• The Rehabilitation Act of 1973 requires that all federal agencies provide individuals with disabilities with reasonable accommodation, which falls into three categories: (1) modifications and adjustments must be made for a person with a disability to be considered for a job, (2) modifications and adjustments must be made in order for an individual to execute essential functions of the job, and (3) modifications or adjustments must be made in order to enable employees to have equal benefits and privileges
  • Some users may need certain software in order to be able to access certain information.
  • People with disabilities are not required to use specific wording when putting in a reasonable accommodation request when applying for a job. An agency must be flexible in processing all requests. This means that agencies cannot adopt a "one-size fits all" approach. Each process should be handled on a case-by-case basis.



The original legislation mandated that the Architectural and Transportation Barriers Compliance Board, known as the Access Board,[7] establish a draft for their Final Standards[8] for accessibility for such electronic and information technologies in December 2001. The final standards were approved in April 2001 and became enforceable on June 25, 2001.

The latest information about these standards and about support available from the Access Board in implementing them, as well as the results of surveys conducted to assess compliance, is available from the Board's newsletter Access Currents.[9] The Section 508 standards, tools, and resources are available from the Center for Information Technology Accommodation (CITA), in the U.S. General Services Administration's Office of Government-wide Policy.[10]

Summary of Section 508 technical standards

  • Software Applications and Operating Systems: includes accessibility to software, e.g. keyboard navigation & focus is supplied by a web browser.
  • Web-based Intranet and Internet Information and Applications: assures accessibility to web content, e.g., text description for any visuals such that users with a disability or users that need assistive technology such as screen readers and refreshable Braille displays, can access the content.
  • Telecommunications Products: addresses accessibility for telecommunications products such as cell phones or voice mail systems. It includes addressing technology compatibility with hearing aids, assistive listening devices, and telecommunications devices for the deaf (TTYs).
  • Videos or Multimedia Products: includes requirements for captioning and audio description of multimedia products such as training or informational multimedia productions.
  • Self Contained, Closed Products: products where end users cannot typically add or connect their own assistive technologies, such as information kiosks, copiers, and fax machines. This standard links to the other standards and generally requires that access features be built into these systems.
  • Desktop and Portable Computers: discusses accessibility related to standardized ports, and mechanically operated controls such as keyboards and touch screens.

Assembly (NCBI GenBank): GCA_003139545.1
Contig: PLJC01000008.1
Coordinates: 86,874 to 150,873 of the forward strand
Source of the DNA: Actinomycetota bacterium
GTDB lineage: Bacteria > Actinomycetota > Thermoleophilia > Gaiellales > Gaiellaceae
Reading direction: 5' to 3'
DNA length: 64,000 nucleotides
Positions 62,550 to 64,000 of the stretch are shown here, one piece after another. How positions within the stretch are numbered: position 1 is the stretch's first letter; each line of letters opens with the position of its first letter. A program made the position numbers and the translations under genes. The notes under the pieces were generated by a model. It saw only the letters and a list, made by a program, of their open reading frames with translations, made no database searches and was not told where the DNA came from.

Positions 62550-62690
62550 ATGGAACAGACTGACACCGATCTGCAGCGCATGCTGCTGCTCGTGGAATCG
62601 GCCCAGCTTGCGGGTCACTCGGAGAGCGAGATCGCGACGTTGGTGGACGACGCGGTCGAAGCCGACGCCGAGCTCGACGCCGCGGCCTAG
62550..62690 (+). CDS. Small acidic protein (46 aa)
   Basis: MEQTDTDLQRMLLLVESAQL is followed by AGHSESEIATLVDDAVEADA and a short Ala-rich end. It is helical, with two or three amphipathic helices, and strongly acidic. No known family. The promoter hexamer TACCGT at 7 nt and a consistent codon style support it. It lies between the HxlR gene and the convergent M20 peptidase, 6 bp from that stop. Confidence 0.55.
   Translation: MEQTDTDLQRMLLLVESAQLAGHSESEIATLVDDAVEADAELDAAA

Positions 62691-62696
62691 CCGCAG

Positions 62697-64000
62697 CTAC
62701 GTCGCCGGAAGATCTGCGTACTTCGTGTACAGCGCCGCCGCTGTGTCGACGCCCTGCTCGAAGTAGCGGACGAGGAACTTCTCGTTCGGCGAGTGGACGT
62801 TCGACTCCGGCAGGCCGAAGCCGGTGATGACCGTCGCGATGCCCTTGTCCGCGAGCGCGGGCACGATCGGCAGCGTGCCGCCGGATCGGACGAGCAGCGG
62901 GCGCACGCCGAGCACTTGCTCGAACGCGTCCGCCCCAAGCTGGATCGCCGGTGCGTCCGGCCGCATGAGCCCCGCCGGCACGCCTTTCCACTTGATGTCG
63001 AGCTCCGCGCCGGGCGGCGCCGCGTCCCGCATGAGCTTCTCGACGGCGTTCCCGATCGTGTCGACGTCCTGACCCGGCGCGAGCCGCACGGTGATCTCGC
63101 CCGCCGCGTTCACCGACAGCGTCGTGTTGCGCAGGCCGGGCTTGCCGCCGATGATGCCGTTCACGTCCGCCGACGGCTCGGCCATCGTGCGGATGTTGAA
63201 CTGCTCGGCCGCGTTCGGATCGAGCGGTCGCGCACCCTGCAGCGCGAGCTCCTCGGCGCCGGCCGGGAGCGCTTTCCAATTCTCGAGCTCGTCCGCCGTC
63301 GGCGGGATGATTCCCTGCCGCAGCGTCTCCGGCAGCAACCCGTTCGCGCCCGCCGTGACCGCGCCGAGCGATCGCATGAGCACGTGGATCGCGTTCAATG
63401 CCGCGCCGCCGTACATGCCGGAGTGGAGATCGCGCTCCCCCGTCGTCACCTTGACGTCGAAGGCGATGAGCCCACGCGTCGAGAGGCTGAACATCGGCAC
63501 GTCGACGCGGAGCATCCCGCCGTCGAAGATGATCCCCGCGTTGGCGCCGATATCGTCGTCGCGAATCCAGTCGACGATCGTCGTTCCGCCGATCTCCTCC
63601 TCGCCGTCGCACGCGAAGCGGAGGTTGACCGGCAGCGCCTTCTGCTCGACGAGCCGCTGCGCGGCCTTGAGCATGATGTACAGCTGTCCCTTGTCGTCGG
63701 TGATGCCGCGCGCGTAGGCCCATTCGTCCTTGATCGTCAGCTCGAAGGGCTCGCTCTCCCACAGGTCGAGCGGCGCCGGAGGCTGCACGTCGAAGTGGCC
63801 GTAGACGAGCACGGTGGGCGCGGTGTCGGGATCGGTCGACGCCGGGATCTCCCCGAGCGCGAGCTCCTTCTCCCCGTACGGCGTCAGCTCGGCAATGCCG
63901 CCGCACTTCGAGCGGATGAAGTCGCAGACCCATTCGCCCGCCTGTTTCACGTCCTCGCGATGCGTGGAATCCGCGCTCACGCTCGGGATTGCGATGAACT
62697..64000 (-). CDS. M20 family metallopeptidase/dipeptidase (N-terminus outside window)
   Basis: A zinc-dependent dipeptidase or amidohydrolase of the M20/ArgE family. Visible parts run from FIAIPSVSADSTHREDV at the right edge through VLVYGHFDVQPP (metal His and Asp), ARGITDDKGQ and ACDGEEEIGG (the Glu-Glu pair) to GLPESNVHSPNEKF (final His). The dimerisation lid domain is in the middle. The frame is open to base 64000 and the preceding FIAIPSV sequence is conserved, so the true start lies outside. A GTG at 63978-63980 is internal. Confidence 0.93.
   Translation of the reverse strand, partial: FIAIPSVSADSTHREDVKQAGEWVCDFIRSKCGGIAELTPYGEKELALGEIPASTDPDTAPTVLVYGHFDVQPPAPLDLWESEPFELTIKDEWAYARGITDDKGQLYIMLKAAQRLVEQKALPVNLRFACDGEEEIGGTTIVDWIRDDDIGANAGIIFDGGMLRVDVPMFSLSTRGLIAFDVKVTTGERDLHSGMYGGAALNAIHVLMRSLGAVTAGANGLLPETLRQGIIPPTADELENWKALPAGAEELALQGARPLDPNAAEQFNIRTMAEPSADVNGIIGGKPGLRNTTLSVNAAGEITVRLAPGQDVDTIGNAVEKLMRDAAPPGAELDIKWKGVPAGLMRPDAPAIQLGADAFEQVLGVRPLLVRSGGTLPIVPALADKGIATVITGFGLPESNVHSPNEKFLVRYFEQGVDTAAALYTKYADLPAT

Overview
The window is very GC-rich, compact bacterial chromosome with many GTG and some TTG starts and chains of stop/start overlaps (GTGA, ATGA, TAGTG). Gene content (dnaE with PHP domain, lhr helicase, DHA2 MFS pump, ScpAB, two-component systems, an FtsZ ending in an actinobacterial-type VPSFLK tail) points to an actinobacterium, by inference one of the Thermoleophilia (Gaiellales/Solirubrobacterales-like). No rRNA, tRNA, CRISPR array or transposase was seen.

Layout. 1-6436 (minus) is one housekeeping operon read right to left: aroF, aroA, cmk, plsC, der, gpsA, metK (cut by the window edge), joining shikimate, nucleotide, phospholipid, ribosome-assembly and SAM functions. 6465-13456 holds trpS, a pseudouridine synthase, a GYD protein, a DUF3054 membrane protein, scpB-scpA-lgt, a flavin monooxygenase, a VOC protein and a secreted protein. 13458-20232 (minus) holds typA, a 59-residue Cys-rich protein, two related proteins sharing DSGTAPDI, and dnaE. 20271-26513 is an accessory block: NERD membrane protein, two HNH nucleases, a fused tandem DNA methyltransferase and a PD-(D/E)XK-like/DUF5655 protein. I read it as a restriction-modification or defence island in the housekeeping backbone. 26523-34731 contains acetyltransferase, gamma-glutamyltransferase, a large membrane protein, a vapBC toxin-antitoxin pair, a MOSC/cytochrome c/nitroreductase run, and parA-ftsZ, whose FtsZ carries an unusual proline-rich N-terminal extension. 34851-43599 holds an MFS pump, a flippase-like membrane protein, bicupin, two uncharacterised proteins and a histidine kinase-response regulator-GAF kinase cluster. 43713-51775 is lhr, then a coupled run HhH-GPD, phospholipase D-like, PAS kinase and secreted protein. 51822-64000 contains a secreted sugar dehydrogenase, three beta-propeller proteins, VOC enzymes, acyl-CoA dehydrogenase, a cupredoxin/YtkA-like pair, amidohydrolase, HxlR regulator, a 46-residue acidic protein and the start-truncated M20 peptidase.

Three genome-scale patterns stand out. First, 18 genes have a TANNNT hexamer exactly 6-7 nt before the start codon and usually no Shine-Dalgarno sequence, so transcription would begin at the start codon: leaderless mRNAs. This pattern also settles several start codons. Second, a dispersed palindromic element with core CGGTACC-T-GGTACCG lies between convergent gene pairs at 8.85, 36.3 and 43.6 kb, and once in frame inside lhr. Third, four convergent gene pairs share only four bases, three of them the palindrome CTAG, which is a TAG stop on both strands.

When evaluating a computer hardware or software product which could be used in a U.S. government agency, information technology managers now look to see if the vendor has provided an Accessibility Conformance Report (ACR). The most common ACR is known as Voluntary Product Accessibility Template (VPAT) although some departments historically promoted a Government Product Accessibility Template (GPAT). The VPAT template was created by the Information Technology Industry Council (ITI). A VPAT lists potential attributes of the product that affect the degree to which it is accessible.

One issue is whether a software's functions can be executed from the keyboard, or whether they require the use of a mouse, because keyboards are usable by a wider spectrum of people.[according to whom?] Because colorblindness is common, another issue is whether the device or software communicates necessary information only by differences in displayed color. Because not all users can hear, another issue is whether the device or software communicates necessary information aurally only. If the product can be configured to avoid potential barriers to use, that is usually considered a satisfactory adaptation to the Section 508 requirements.

One challenge to the adoption of open-source software in the U.S. government has been that there is no vendor to provide support or write a VPAT, but a VPAT can be written by volunteers if they can find the necessary information.

See also



  1. ^ 17 U.S.C. § 105
  2. ^ "Section 508 Compliance". Retrieved 19 December 2023.
  3. ^ Accessibility Testing Software Compared Archived 2008-01-13 at the Wayback Machine Steve Faulkner, Web Accessibility Consultant, Vision Australia Foundation
  4. ^ "About the ICT Refresh/Background".
  5. ^ "Proposed Information and Communication Technology (ICT) Standards and Guidelines".
  6. ^ "About the ICT Accessibility 508 Standards and 255 Guidelines". US Access Board.
  7. ^ "". Retrieved 2013-07-28.
  8. ^ Section 508 Preamble Archived July 20, 2013, at the Wayback Machine
  9. ^ Access Currents Archived August 23, 2009, at the Wayback Machine
  10. ^ "". Retrieved 2013-07-28.